Cllr Nazam Azam, Chair of the Council’s Corporate Scrutiny Committee, made the comments during a discussion of a national review of Prevent, which he claimed discriminated against the Muslim community.
But his fellow Councillors said it was important that Prevent remained in the Council’s remit, as it gave a democratic oversite that would otherwise be lost.
The Committee was given an annual review into the Prevent programme at a meeting this week.
Members were told of the various projects that were underway in Bradford to prevent people from falling under the influence of extreme ideologies, including Islamic extremism and the growing threat of far-right terrorism.
But the discussion was overshadowed by a recently published national review of Prevent. Published by William Shawcross earlier this year, the review suggested Prevent place more focus on Islamic extremism, and suggested there had been too much focus on right wing extremism.
The review has been criticised by many groups, who point out there has been a worrying rise in right wing extremism in recent years.
At the meeting Cllr Azam (Lab, City) said the results of the review made it difficult for him to support Prevent.
He said: “For the last three years we’ve been waiting for this review. For me this review is Islamophobic. I can’t see how it is feasible we can deliver this anymore.”
Cllr Dave Green (Lab, Wibsey) said: “The challenge is groups might refuse to have people from Prevent come in because of the perception of the policy.
“The review says the focus should be on Islamic threats, but from my understanding tackling far right threats is a growing issue.
“If the Home Office goes down these lines then it will do further damage to Prevent, a policy with some aims I have sympathy with. But if you don’t take the community with you it is a bit like a stick with no carrot.”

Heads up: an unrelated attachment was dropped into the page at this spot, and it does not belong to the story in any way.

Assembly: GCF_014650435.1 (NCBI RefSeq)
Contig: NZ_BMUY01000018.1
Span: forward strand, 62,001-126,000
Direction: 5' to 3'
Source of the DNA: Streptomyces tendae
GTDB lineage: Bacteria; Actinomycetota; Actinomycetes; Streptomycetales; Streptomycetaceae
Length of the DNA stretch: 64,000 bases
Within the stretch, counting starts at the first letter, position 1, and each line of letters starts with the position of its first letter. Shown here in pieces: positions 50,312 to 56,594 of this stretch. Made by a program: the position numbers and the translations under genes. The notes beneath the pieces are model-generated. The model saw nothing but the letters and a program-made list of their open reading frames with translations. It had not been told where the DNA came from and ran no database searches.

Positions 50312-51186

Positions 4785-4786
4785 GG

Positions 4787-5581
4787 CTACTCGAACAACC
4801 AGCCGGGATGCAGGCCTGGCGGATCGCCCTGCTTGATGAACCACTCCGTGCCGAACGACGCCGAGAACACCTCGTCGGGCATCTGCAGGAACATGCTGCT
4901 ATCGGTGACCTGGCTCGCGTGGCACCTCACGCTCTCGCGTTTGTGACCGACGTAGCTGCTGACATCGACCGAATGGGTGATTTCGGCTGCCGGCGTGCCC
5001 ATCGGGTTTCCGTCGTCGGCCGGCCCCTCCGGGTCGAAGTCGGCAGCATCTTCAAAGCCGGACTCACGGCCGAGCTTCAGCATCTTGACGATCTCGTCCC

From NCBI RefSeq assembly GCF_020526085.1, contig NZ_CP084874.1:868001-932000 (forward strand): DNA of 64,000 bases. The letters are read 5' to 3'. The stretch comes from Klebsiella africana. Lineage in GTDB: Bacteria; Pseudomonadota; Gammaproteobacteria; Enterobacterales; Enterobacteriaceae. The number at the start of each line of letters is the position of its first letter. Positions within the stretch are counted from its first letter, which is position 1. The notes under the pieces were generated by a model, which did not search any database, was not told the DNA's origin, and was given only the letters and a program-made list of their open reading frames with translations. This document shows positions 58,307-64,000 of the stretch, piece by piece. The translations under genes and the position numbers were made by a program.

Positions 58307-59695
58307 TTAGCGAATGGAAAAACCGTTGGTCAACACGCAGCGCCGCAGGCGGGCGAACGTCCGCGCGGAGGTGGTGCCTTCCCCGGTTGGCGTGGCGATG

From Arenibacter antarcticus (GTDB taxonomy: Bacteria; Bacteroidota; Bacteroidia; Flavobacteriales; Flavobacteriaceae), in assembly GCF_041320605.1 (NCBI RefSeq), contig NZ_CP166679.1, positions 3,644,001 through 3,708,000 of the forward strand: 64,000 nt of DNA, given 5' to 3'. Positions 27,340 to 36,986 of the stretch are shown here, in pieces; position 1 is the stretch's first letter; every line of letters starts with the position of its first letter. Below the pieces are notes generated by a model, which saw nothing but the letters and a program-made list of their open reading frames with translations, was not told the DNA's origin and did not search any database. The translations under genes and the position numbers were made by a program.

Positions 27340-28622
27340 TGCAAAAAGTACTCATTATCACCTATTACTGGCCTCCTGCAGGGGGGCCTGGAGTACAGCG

Addressing officers from the Bradford Prevent work, he said: “We all recognise Prevent is tainted, not because of the work you are doing in Bradford, but because of the politics behind it on a national level.”
Officers confirmed the Channel scheme, to which many people are referred due to extremist views, was seeing a rise in far right and “multi-issue” referrals.
Noreen Akhtar, Assistant Director Neighbourhoods, said: “We do our best to make sure our responses are based on what comes through to us and what we are seeing, rather than what an independent body 300 miles away has assumed.”
Cllr Azam: “How do I go out to my community and say Prevent is there to support them, when this review seems to discriminate against a certain group.
“If this review is saying Prevent needs to tone down on the right wing extremism, I can’t see any way to engage with this programme.”
Danielle King, Bradford Prevent Coordinator, said: “Islamic terrorism is considered to be the greatest threat, but there is a growing threat of the far right.”
She said some of the Prevent programmes in Bradford were specifically set up to tackle far right ideologies, as well as issues like extreme misogyny.
Cllr Azam replied: “The review seems to be telling us to stop doing that, that it is focusing on the wrong type of threat.”
Mrs Akhtar said: “In Bradford we are led by data. The data might tell us that the referrals do not back up what the review is saying.”
Cllr Azam said: “The national picture with Prevent has not helped at all – it is a very toxic brand.”
He said he was no longer comfortable promoting Prevent as a Council, and put forward a motion suggesting Bradford Council move responsibility for Prevent locally to either West Yorkshire Police of the Hate Crime Alliance.
Cllr Green responded to this suggestion saying: “I think you’re wrong. The fact that we as a local authority have a small element of control over this gives it a democratic oversight.”
Pointing out that the Local Democracy Reporting Service was reporting on the meeting, he said having it under Council oversight meant any discussion or debate was in an open meeting – and such debate was unlikely if Prevent was under police control.
He added: “I know a lot of us as Councillors have had kickback about Prevent, but to tak
e it out of democratic oversight is a step backwards.”
Cllr Martin Love (Green, Shipley) said: “We are elected as Councillor to do a job, we shouldn’t be washing our hands of it.”
The Committee instead voted to ask Council bosses to write to the Home Office to express the concerns raised at the meeting.